Author(s)Moss, Sarah (Sarah E.)
Massachusetts Institute of Technology. Dept. of Linguistics and Philosophy.
Robert C. Stalnaker.
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This dissertation is about ways in which our rational credences are constrained: by norms governing our opinions about counterfactuals, by the opinions of other agents, and by our own previous opinions. In Chapter 1, I discuss ordinary language judgments about sequences of counterfactuals, and then discuss intuitions about norms governing our credence in counterfactuals. I argue that in both cases, a good theory of our judgments calls for a static semantics on which counterfactuals have substantive truth conditions, such as the variably strict conditional semantic theories given in STALNAKER 1968 and LEWIS 1973a. In particular, I demonstrate that given plausible assumptions, norms governing our credences about objective chances entail intuitive norms governing our opinions about counterfactuals. I argue that my pragmatic accounts of our intuitions dominate semantic theories given by VON FINTEL 2001, GILLIES 2007, and EDGINGTON 2008. In Chapter 2, I state constraints on what credence constitutes a perfect compromise between agents who have different credences in a proposition. It is sometimes taken for granted that disagreeing agents achieve a perfect compromise by splitting the difference in their credences. In this chapter, I develop and defend an alternative strategy for perfect compromise, according to which agents perfectly compromise by coordinating on the credences that they collectively most prefer, given their purely epistemic values. In Chapter 3, I say how your past credences should constrain your present credences.(cont.) In particular, I develop a procedure for rationally updating your credences in de se propositions, or sets of centered worlds. I argue that in forming an updated credence distribution, you must first use information you recall from your previous self to form a hypothetical credence distribution, and then change this hypothetical distribution to reflect information you have genuinely learned as time has passed. In making this proposal precise, I argue that your recalling information from your previous self resembles a familiar process: agents' gaining information from each other through ordinary communication.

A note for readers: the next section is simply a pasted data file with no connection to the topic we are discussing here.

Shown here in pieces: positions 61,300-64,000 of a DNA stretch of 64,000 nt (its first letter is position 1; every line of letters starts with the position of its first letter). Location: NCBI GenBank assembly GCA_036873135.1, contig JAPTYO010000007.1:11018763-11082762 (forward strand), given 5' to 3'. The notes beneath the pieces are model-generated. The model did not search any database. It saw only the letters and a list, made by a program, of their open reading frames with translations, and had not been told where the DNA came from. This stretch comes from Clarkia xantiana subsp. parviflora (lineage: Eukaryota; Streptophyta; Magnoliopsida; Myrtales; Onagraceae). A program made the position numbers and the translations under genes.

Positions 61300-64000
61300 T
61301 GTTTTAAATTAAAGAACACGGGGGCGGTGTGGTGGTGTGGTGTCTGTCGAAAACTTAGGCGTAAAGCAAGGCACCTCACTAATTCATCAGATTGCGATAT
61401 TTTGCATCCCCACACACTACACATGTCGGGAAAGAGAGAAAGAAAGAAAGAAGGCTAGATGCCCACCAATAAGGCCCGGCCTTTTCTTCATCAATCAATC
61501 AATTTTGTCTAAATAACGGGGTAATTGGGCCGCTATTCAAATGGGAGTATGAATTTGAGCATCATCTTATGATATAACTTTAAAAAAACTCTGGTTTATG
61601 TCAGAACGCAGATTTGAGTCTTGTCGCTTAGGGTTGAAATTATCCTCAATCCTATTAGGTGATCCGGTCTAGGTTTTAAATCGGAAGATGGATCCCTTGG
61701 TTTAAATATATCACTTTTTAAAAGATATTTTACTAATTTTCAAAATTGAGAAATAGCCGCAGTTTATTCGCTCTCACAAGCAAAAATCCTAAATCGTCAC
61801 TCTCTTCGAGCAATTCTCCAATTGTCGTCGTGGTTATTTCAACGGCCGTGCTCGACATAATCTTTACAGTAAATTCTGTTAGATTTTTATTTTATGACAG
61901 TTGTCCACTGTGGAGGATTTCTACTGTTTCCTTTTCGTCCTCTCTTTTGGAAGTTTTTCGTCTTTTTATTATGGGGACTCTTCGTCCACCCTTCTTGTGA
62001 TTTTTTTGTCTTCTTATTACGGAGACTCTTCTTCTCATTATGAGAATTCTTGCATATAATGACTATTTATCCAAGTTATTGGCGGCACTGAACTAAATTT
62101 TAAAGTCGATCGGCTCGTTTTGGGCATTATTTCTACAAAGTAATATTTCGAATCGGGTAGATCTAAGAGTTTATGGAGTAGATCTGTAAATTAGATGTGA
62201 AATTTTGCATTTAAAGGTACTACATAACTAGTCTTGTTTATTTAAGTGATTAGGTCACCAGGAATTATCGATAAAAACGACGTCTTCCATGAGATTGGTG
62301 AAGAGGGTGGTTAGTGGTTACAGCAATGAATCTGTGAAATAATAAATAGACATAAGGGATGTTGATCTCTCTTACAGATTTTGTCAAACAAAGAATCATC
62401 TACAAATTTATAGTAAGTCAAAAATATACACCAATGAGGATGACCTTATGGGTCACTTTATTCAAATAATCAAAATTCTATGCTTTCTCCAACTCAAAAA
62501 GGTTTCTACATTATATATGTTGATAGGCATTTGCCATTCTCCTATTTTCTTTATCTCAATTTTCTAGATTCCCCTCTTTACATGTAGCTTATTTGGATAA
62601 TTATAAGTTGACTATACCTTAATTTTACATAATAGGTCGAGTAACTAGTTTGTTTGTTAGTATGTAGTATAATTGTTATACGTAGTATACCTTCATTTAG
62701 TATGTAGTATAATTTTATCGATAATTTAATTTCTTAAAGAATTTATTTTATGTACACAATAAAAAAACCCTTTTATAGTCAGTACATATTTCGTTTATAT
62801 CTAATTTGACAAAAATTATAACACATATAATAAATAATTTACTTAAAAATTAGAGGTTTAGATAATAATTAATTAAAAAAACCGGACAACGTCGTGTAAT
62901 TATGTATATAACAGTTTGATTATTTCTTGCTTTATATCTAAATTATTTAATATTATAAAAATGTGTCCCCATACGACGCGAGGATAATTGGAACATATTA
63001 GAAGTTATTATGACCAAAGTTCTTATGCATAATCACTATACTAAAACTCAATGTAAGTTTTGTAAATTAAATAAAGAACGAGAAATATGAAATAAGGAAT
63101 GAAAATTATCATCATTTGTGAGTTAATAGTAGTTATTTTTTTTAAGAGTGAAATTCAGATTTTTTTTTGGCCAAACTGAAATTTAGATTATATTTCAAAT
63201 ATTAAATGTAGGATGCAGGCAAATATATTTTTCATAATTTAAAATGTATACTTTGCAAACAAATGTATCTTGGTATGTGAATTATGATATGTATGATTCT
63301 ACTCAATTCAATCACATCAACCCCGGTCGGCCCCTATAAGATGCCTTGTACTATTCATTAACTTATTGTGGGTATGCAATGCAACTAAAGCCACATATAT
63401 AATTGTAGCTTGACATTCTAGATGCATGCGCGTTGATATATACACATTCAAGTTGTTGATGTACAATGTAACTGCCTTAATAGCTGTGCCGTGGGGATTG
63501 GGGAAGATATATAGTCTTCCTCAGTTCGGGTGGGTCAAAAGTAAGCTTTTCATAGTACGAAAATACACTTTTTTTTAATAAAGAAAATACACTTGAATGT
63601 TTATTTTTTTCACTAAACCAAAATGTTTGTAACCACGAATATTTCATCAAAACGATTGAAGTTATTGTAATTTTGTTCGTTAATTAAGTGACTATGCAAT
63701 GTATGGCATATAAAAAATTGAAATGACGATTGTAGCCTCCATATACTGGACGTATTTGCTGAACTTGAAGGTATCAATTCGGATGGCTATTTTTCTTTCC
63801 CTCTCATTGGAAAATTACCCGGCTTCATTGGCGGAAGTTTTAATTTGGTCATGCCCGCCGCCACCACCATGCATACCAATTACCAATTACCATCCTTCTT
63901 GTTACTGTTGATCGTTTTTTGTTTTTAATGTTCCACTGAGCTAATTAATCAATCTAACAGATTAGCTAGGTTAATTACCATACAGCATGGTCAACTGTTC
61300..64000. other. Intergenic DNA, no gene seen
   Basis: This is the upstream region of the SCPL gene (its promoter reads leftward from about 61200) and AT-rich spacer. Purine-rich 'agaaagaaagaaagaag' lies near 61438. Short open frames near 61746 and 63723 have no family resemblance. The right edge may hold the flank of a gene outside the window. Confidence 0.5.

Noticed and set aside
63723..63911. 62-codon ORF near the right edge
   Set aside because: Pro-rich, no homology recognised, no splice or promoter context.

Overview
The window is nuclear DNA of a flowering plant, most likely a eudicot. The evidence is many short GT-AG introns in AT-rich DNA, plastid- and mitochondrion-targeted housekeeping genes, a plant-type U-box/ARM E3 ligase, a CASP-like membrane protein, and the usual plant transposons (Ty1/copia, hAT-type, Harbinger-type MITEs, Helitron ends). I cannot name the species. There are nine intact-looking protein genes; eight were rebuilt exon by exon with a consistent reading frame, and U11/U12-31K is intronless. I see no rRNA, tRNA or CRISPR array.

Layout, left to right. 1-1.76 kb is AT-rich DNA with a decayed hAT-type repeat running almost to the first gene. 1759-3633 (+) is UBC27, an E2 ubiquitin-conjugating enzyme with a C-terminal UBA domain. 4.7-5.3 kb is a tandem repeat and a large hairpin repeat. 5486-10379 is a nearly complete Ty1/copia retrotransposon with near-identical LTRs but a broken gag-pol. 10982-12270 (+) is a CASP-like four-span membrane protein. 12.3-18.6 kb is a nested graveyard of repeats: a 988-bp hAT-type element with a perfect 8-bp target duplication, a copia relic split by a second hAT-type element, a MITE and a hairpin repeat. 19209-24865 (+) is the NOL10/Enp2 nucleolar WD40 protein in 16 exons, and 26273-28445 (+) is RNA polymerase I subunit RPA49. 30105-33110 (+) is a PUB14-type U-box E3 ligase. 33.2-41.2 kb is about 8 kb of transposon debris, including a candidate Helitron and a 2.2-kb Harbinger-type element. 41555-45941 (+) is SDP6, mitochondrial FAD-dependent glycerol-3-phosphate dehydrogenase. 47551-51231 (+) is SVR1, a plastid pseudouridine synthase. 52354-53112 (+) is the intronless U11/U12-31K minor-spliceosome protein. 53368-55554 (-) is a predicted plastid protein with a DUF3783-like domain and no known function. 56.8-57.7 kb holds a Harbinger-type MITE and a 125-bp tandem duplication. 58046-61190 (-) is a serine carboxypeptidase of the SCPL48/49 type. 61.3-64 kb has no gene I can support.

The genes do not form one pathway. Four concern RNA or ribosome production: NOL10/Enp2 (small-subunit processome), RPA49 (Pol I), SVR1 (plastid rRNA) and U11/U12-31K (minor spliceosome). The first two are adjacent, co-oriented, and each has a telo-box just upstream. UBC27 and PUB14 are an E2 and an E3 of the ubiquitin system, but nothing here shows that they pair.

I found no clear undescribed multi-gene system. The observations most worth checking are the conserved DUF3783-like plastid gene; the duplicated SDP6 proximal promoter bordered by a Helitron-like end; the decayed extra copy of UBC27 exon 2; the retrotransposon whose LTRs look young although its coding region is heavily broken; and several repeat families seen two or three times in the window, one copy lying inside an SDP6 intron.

Thesis (Ph. D.)--Massachusetts Institute of Technology, Dept. of Linguistics and Philosophy, 2009.Cataloged from PDF version of thesis.Includes bibliographical references (p. 101-108).
DepartmentMassachusetts Institute of Technology. Dept. of Linguistics and Philosophy.
Massachusetts Institute of Technology
Linguistics and Philosophy.